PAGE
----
Throughout the bankruptcy period, a bankrupt’s income is monitored and if it exceeds prescribed thresholds, the bankrupt must make contributions into the bankrupt estate. Where the bankrupt operates a business, as was the case here, appropriate business deductions are subtracted to determine the true net income level (after tax). In this scenario, with three dependents the current after-tax threshold applicable is $73,705.63. Bruce’s income is not likely to exceed this income limit and therefore its likely Bruce won’t be liable for any income contributions—this means that all income earned is his to spend.

Unsecured creditors

All unsecured creditors (the ATO, and financial institutions for the three credit cards and a personal loan) were dealt with through the bankruptcy and shortly following our appointment, Bruce stopped receiving calls from these creditors and its debt collectors. All these debts will be extinguished through the bankruptcy and he will have a fresh start.


As is explained above, Bruce was struggling and decided to go bankrupt voluntarily and the outcome for him was broadly as follows:

  • The debt collector calls promptly stopped and unsecured creditor debts were extinguished;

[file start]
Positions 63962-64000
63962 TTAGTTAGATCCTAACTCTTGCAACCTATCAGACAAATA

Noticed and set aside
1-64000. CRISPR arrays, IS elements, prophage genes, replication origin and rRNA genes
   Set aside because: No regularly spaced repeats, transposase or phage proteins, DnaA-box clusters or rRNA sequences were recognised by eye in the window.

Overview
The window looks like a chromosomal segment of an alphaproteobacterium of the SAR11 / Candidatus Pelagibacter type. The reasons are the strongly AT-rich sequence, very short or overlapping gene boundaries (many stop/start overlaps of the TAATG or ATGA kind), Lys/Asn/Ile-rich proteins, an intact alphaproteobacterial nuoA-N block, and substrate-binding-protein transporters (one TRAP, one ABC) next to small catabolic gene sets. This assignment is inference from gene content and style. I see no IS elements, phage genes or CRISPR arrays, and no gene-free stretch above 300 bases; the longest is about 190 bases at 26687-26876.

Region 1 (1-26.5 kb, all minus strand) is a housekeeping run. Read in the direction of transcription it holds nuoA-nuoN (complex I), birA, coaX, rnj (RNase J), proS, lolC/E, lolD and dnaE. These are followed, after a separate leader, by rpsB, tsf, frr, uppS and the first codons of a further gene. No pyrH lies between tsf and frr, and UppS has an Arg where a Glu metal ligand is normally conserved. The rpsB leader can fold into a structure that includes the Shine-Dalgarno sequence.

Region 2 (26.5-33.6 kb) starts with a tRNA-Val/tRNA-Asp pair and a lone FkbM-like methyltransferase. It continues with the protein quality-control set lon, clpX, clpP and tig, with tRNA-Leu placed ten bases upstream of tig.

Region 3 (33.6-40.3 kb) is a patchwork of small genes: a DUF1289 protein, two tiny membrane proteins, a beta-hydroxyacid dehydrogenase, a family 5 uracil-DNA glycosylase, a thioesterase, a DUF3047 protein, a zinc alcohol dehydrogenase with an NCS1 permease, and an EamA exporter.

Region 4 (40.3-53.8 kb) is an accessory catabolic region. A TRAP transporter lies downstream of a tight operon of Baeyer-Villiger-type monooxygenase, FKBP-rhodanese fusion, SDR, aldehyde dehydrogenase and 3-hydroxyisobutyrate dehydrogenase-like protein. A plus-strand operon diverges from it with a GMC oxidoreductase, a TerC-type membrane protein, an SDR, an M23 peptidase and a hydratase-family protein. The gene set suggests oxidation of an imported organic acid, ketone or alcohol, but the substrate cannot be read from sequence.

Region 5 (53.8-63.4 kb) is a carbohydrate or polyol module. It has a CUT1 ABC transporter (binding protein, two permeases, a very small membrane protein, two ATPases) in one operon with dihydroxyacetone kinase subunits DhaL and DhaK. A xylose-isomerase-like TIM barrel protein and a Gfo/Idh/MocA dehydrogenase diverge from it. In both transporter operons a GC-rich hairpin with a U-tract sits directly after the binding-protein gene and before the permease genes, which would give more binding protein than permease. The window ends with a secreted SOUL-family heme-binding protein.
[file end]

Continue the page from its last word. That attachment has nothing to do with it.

• The family home was kept and creditors benefited from the bankrupt’s equity via an arrangement between the spouse and trustee;
  • The bankrupt kept his tools of trade and vehicle (under the same finance agreement i.e. the payments and terms didn’t change because of the bankruptcy);
  • He is continuing to run a business much the same as before bankruptcy; and
  • Given it’s likely he won’t be liable to pay income contributions, the family now has a greater disposable income—previously a large portion of the individual’s income was used to juggle creditor repayments.

As this case shows, in the right circumstances a bankruptcy can be a powerful tool to provide financial relief, and in fact, creates little impact on a person’s business interest and lifestyle.

We encourage you to contact your local Worrells office if you or a client of yours is struggling with debt and would like to know their specific options and its effects.